3          Mazatl                          Tepeyollotl        

4          Xochitl                         Huehuecoyotl

5          Acatl                            Chalchihuitlicue

6          Miquiztli                       Tonatiuh 

7          Quiahuitl                       Tlaloc

8          Malinalli                        Mayahuel

9          Coatl                            Xiuhtecuhtli

10        Tecpatl                         Mictlantecuhtli 

11        Ozomahtli                     Patecatl

12        Cuetzpalin                    Itzlacoliuhqui

13        Ollin                             Tlazolteotl

14        Itzcuintli                        Xipe Totec

15        Calli                             Itzpapalotl

16        Cozcacuauhtli               Xolotl

17        Atl                                Chalchihuihtotolin

18        Ehecatl                         Chantico

19        Cuauhtli                        Xochiquetzal

20        Tochtli                          Xiuhtecuhtli

The xiuhpohualli
The 365-day year or xihuitl consists of 18 months (meztli) of 20 days plus five extra (unlucky) days. The last day of the last month of the year gives its (tonalpohualli-) name to the xihuitl. This name is the “Xihuitl” information that is displayed by the calendar. A simple calculation learns that only four daysigns can “bear” (i.e. give their name to) the year. These are Calli, Tochtli, Acatl and Tecpatl for the Aztec calendar. A similar calculation tells us that the number of the xihuitl is raised every year. So year 1-Calli is followed by 2-Tochtli, etcetera. This means that every 52 years (4 times 13) the name of the year will be the same. A combination of 52 years is called a calendar round or xiuhmolpilli (bundle).

Further Additions:

Calendar of the Aztec sun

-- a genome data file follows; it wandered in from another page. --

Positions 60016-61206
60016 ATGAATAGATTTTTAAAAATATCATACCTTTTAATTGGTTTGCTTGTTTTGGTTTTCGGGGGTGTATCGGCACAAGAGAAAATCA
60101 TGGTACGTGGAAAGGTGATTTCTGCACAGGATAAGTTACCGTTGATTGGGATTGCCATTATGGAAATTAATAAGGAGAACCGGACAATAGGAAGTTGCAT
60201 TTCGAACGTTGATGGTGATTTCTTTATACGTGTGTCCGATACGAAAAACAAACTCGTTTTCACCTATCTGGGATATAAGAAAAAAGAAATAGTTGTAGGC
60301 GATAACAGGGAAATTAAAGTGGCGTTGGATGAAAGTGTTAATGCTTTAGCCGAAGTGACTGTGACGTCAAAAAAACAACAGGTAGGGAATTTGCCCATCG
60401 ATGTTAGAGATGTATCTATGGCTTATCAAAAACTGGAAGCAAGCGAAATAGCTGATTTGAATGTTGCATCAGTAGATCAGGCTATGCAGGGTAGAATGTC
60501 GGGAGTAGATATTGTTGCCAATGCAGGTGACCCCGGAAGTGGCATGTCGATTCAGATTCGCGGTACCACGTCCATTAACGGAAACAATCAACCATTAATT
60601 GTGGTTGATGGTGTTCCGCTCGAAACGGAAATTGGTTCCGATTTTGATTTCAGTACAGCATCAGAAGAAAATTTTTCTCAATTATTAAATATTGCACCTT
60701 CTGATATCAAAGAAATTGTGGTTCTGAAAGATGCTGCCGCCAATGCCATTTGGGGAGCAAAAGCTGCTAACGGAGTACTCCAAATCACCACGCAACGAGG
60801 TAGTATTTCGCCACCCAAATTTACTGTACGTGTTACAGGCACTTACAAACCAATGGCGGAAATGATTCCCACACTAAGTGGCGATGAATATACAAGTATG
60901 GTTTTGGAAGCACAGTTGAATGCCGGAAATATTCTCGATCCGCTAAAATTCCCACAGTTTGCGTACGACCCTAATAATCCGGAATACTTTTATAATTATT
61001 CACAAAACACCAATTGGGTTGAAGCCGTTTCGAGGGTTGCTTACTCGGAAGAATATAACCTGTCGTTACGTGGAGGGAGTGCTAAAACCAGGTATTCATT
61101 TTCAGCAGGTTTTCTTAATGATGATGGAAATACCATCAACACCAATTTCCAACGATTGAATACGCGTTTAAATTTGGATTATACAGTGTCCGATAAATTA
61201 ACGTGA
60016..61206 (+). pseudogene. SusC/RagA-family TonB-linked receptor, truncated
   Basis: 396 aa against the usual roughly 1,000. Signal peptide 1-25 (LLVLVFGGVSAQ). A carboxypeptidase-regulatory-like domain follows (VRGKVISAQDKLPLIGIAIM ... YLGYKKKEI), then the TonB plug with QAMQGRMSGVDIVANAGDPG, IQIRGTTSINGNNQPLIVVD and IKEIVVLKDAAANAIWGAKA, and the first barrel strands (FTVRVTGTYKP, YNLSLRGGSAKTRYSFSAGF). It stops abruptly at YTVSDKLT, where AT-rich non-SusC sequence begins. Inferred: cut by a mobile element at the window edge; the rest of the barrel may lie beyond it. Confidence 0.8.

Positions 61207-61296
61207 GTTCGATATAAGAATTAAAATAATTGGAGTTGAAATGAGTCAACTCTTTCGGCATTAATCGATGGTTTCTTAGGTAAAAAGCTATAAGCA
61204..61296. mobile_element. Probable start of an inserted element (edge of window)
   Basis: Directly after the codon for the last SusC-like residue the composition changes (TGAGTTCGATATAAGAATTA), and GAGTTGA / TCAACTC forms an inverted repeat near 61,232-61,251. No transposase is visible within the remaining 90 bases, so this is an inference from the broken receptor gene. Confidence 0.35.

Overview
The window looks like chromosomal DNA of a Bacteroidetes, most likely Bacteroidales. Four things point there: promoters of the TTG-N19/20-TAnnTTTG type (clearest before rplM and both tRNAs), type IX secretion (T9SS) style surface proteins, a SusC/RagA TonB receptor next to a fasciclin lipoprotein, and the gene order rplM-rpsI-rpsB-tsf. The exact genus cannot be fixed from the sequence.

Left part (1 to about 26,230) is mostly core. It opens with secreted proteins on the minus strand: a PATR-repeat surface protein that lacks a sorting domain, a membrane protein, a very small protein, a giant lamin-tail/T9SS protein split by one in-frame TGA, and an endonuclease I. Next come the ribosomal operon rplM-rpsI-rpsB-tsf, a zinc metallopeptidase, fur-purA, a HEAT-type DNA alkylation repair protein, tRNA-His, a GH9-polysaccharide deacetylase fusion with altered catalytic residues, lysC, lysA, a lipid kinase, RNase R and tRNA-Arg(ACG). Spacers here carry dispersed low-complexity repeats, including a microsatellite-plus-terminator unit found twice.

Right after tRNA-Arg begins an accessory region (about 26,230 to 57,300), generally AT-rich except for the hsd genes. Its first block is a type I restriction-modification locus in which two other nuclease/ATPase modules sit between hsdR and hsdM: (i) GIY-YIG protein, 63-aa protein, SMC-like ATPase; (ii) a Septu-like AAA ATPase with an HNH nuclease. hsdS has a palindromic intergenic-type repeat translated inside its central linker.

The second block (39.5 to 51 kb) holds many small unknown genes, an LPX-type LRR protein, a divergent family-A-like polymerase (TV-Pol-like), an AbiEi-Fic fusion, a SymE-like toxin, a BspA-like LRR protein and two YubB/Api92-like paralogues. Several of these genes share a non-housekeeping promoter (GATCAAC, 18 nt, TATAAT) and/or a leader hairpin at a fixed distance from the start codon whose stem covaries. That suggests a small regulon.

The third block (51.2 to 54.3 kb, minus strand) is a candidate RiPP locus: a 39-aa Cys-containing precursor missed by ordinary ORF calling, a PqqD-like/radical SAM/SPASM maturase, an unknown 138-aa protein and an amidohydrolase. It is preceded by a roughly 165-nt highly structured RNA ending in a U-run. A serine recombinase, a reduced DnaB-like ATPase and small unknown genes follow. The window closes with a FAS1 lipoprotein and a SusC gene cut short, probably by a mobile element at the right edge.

The Aztec people gave great importance to time, which was registered in two calendars: the one with 365 days, XIHUITL, that was the solar or agricultural one, composed by 18 months fo 20 days, plus five “useless” or “unlucky” days; and the count of the destinies of 260 days, called TONALPOHUALLI, that had more of a divination character.
This calendar was divided in 13 months of 20 days each one. Each day has a name and combines itself rotating with a number from 1 to 13, until compleating the 260 days (13 times 20 = 260). Each day with its numeral has an energetic charge that connects it with the strenght of the cosmos, and it is under the protection of a god, relates itself to a path of the universe and to a color, and has a related omen.
The names of the days in Nahuatl are as follows: cipactli, ehecatl, calli, cuetzpallin, coatl, miquiztli, mazatl, tochtli, atl, itzcuintl, ozomatli, malinalli, acatl, ocelotl, cuauhtli, cozcauauhtli, ollin, tecpatl, quiauitl, xochitl. The 18 months of the 365 day solar calendar, received the following names: atlacahualo, tlacaxipehualiztli, tozoztontli, hueytozoztli, txcatl, etzalcualiztli, tecuilhuitontli, hueytecuilthuitli, tlaxochimaco, hueymiccailhuitl, ochpaniztli, pachtontli, hueypachtli, quecholli, panquetzaliztli, atemoztli, tititl, izcalli, and namontemi. The Mexicas believed that the calendar had been invented by Oxomoco and Cipactonal.
The Aztecs divided the solar calendar in 5 periods of 73 days, sorts of seasons which they called cocij: cocij cogaa, it was the time of rain and wind simbolized by the crocodile; cocij col lapa was the time of the harvests represented by the corn; cocij piye chij, was the holy time or holiday, represented by the eagle or the warrior; cocij piye cogaa was the time of droughts and the begining of the calendar; cocij yoocho was the time of sickneses and miseries, represented by the tiger.
Equivalence: february-march
Equivalence: march
Equivalence: April
Equivalence: april-may
Equivalence: may-june
Equivalence: june
Equivalence: june-july
Equivalence: july
Equivalence: August
Equivalence: august-september
Equivalence: september
Equivalence: october
Equivalence: october-november
Equivalence: november
Equivalence: december
Equivalence: december-january
Equivalence: january
Equivalence: february
Equivalence: february